A 5-Year-Old With a Headache, Limp, and Projectile Vomiting

Afif Harb, MD; Antoine Saliba, MD


June 10, 2020


The patient was diagnosed with sickle cell anemia complicated by a right-sided cerebral stroke. Stroke is one of the leading causes of morbidity and mortality among children with sickle cell anemia. Stroke can affect as many as 30% of children with this condition and can manifest clinically in 11% of all patients with sickle cell anemia.[1] Stroke also manifests as silent cerebral infarction on MRI in another 17%-22% of patients.[2] The risk for overt stroke for children with sickle cell anemia without primary stroke prophylaxis is more than 200-fold higher than in the general population; this risk may be even higher in adults.[3]

Silent cerebral infarct can occur as early as the first year of life, and its prevalence increases with age. Approximately 40% of adolescents with sickle cell anemia have silent cerebral infarcts, and adults are likely continue to acquire new or enlarged silent cerebral infarcts.[4] Cerebral infarcts tend to be ischemic in children and hemorrhagic in adult patients.

Well-documented risk factors for ischemic stroke in sickle cell anemia include prior transient ischemic attack, low steady-state hemoglobin levels, high white blood cell counts, hypertension, and a history of acute chest syndrome.[1] However, the etiology of stroke in sickle cell anemia remains unclear. Aside from the absence of lipid deposition and plaque formation, many of the histopathologic findings in cerebrovascular lesions in sickle cell anemia resemble those found in stroke patients in the general population.[5]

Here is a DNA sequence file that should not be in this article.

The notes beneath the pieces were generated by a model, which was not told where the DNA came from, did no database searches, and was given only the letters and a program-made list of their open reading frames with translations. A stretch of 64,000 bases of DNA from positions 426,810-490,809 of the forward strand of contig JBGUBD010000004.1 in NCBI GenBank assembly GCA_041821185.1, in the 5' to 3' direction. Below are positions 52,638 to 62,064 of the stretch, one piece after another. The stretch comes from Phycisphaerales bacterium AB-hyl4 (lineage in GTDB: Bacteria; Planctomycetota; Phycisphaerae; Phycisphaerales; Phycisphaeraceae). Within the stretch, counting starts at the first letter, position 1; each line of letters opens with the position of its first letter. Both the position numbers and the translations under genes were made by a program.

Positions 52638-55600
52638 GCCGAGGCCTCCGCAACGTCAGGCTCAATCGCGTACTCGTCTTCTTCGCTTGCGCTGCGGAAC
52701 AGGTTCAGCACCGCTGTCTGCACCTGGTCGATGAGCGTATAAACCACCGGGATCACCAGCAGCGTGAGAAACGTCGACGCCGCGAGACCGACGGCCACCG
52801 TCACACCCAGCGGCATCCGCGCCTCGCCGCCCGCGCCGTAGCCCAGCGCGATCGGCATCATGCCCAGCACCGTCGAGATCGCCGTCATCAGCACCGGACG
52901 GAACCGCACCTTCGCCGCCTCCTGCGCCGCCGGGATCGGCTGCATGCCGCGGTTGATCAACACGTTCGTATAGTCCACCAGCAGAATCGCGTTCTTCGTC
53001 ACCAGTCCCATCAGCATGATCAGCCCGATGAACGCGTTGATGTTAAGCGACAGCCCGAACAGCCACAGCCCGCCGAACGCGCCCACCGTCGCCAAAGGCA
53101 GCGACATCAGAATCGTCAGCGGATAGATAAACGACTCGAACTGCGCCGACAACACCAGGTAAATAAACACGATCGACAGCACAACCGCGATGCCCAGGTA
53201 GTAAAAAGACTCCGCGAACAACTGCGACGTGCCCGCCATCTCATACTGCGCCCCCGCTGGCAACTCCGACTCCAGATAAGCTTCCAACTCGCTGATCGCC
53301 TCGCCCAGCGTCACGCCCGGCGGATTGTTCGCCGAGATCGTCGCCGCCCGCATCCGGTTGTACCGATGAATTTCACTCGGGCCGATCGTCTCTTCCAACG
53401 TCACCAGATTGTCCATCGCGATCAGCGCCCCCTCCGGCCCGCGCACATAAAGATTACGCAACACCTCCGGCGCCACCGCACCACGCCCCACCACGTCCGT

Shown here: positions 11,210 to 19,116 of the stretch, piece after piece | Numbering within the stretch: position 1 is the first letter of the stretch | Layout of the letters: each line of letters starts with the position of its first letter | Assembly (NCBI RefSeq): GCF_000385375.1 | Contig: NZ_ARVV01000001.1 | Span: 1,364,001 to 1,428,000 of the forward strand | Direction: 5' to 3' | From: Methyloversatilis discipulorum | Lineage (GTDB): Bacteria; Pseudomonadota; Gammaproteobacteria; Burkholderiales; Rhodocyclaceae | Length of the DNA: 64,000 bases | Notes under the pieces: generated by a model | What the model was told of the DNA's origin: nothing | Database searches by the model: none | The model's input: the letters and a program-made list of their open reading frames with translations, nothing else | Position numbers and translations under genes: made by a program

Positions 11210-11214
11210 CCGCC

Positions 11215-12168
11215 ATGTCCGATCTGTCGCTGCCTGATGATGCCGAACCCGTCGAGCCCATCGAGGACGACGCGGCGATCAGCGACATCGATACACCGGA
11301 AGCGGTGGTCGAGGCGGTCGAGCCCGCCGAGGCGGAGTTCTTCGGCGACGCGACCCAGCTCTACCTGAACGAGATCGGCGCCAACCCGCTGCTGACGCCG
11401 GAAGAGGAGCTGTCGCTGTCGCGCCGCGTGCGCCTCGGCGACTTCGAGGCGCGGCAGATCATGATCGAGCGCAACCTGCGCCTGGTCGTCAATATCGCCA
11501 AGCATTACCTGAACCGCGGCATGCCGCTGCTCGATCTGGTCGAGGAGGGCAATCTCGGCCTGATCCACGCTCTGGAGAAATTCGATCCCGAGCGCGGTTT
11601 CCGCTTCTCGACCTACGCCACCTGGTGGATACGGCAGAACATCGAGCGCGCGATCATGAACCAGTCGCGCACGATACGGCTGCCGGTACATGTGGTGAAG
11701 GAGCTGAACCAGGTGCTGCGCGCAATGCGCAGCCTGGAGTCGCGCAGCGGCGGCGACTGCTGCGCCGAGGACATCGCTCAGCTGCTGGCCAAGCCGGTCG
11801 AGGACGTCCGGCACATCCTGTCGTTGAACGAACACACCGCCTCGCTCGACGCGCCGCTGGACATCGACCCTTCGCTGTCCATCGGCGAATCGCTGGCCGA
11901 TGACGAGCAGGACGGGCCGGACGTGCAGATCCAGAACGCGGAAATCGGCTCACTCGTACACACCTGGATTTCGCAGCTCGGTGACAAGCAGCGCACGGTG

Cerebral infarcts in patients with sickle cell anemia are best detected by transcranial Doppler (TCD) ultrasonography, MRI, and magnetic resonance angiography (MRA). TCD ultrasonography is a reproducible and noninvasive method that aims to find narrowed internal carotid or middle cerebral arteries in asymptomatic children by detecting a signature high-flow pattern. Children with elevated blood flow velocities (≥ 200 cm/sec) have an astonishingly high rate of stroke: approximately 10,000 per 100,000 patient-years. TCD can reveal areas of high flow across the internal carotid artery and middle cerebral arteries that correspond to areas of stenosis; these are risk factors for stroke. Patients with abnormal MRA findings and higher blood-flow velocity on TCD ultrasonography are at an even higher risk for stroke.[6]

Cerebral infarcts in patients with sickle cell anemia should be treated by exchange transfusion on diagnosis, with lifelong transfusion therapy. Exchange transfusion is an effective but possibly underutilized therapy in the acute and chronic treatment of sickle cell anemia. The aim is to maintain or reduce the hemoglobin S level to below 30%. It can provide needed oxygen-carrying capacity while reducing the overall viscosity of blood and thus reducing complications. It is mainly indicated in acute infarcted stroke, acute chest syndrome, multiorgan failure syndrome, the right upper quadrant syndrome, and possibly priapism.


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